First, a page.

You can read basic Sit N Go strategy articles on literally 1000’s of websites online. Some advice will be good, some of it bad and some downright dangerous! These articles usually divide 1-table tournaments into three distinct stages, early, middle and bubble – outlining the different strategies during each stage.
What often gets overlooked is a good explanation of why your strategy should follow these stage-specific rules. Once a player starts to understand the reasoning behind the need to stay very tight early, or shove often (but rarely call) on the bubble - their play will often dramatically improve. This article looks at the strategy changes at different stages of a SNG and answers the key question – ‘Why?’
While most articles start with the early stages I am going to start with the bubble, that period where there is just one more player to go before the money paying spots. In a standard 9 or 10 handed game this will be with 4 players. At this point stacks are usually ‘shallow’, each player having between 7 and 20 times the big blind.
These stack sizes explain my first ‘Why?’, since the lack of ammunition for turn and river betting means that post-flop options are limited. While this explains a good SNG player’s tendency to shove all-in a lot, there is another more important reason – the way the prize money is distributed.
Prize Pool Distribution In SNG Tournaments
Usually, prizes are given out to the top 3 players in a 9 handed SNG at 50% / 30% / 20% with the remaining players getting nothing. It therefore follows that the chips held in these games change value as we go through the game. Let me keep the numbers simple with a 10 handed game at $10 with 1000 starting chips per player. At the start of the game each chip is worth 1c, at the end of the game one player will hold all 10,000 chips and be awarded $50 – meaning each chip is ‘worth’ only 0.5c each.
Here is the key to understanding all-ins at the bubble: Since chips change value the extra chips you win by doubling up are worth less than the value you stand to lose if you get knocked out. The numbers can show you how why.
4 players remain, with 2500 chips each in our game – over the (very) long-run each will average $25 profit per game, all else being equal. Now say that player A and B go to war with an all-in, and player A wins the hand – doubling up to 5000 chips. What is the value of this new double chip stack over the long-run?
While it is more than $25, we can not give this player a long-run average of $50 here, player A will not win 1st place every single time – poker is not that straight forward! Also players C and D are now guaranteed at least 3rd place ($20) with a legitimate shot at 2nd and 1st – on average they will win more than $25.
If you do the math using the Independent Chip Model or similar method the average wins work out something like this:
Player A: $38
Player C: $31
Player D: $31
Now we can get to the key ‘Why?’ explaining the frequent all-ins during bubble play. When player A went all-in, player B had to make the decision of whether to call or fold. When he called he was risking equity (average wins) of $25 to win an average increase in equity (wins) of just $13 more. He did not just need to have a better hand than player A, he needed to have a hand which would compensate for him taking an almost 2-to-1 risk with his long-run profits to call. Because player A knew that hands which give these kind of odds are rare, he was able to go all-in with a wide range of hands himself.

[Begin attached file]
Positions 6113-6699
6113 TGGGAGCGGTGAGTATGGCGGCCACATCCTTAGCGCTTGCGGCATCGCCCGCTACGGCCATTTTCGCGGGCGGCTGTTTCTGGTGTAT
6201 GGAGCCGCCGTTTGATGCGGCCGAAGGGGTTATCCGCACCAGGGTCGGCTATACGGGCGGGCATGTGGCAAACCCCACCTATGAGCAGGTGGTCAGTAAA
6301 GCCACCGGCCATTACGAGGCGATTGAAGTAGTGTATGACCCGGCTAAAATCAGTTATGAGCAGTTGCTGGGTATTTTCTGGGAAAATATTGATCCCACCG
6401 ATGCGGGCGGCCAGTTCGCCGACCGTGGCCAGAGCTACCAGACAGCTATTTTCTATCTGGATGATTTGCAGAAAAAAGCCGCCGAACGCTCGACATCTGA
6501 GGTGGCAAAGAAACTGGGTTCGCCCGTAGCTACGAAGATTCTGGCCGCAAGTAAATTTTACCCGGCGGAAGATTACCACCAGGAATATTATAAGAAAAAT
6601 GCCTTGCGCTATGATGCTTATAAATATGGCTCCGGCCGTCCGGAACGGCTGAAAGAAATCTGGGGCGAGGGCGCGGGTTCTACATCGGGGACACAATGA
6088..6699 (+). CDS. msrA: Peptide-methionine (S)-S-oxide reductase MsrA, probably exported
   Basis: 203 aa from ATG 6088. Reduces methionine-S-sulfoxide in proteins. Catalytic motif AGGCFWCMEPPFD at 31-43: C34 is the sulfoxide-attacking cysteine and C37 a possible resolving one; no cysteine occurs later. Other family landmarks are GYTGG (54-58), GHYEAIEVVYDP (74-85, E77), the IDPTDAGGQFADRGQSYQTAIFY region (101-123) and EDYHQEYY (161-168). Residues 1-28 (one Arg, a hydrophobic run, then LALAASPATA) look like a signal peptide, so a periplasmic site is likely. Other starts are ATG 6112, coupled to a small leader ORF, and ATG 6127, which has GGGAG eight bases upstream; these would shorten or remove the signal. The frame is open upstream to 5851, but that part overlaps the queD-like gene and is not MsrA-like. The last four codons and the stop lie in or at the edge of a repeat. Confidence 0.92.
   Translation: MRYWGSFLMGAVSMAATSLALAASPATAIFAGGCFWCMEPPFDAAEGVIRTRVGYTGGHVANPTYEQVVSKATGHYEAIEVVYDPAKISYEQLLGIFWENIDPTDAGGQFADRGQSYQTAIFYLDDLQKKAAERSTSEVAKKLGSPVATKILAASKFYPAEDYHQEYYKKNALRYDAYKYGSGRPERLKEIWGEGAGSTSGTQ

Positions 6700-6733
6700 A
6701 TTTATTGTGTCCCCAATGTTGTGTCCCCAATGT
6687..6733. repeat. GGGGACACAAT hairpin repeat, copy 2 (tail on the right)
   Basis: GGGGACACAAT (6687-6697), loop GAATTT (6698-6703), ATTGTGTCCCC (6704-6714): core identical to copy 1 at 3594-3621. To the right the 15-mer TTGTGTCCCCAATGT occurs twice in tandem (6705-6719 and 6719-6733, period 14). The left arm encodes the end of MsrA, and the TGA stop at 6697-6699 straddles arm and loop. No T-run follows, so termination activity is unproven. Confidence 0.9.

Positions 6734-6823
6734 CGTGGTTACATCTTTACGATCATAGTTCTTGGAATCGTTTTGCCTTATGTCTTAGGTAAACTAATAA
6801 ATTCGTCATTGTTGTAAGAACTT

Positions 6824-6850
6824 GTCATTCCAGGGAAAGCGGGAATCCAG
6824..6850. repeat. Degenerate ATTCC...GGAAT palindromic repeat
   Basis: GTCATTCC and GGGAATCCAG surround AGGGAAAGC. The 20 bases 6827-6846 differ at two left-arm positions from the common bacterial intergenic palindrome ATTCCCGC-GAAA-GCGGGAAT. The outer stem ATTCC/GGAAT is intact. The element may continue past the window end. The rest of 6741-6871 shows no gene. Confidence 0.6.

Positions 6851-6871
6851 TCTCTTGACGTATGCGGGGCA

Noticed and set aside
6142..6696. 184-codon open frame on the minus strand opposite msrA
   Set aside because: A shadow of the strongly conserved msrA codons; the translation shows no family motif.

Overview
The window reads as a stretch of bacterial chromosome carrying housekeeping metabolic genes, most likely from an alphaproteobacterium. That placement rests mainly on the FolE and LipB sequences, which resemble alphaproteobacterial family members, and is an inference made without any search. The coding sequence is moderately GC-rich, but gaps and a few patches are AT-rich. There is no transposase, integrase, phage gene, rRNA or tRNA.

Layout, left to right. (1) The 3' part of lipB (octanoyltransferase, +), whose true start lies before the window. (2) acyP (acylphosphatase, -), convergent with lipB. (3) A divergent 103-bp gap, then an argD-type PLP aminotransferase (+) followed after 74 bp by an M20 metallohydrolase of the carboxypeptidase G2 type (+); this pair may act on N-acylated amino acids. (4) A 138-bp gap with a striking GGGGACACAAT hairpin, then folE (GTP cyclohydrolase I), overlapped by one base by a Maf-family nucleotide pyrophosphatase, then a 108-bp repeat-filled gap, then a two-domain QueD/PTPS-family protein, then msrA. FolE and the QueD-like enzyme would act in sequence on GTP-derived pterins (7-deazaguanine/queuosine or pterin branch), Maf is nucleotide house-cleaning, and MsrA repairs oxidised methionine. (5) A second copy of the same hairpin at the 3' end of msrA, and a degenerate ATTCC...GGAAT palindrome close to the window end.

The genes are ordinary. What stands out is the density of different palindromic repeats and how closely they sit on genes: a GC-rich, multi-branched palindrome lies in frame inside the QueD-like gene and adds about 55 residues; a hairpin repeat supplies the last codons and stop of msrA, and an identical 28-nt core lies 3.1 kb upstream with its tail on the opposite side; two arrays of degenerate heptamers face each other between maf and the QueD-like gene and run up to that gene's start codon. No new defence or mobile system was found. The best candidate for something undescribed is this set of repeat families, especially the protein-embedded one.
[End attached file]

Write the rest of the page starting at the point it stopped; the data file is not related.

As an aside, you will notice that players C and D gained average profits of $6 more in our simple scenario simply by watching the hand play out – nice work if you can get it.
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Now We Go Back To The Early Stages Of The SNG Tournament
Once you understand the ‘Why?’ of bubble play, the ‘tight is right’ strategy during the early and middle stages makes far more sense. Key to being able to profit from your opponent’s mistakes and your own ‘shove all in’ strategy, is having enough chips to persuade an opponent to fold their hand a large proportion of the time. If your stack is short then someone could call you without risking being knocked out – which means you no longer have the 2-to-1 requirement on your side.
Chip preservation is a dominating factor in the early and middle stages of SNG tournaments. The risk of being short at the bubble means you no longer have advantage of fold equity, and means your opponents will be happy to wait for you to bust.
Having said that there are things you can do early on. Set mining with small pairs or sneaking in with suited connectors can be profitable, and you can often build big pots with premium holdings against the weaker players. Avoiding unclear situations and the temptation to play Ace-X hands where X is not a king or at least Queen is important, staying solid will get you through to the mid and later stages with enough chips to do some real damage!
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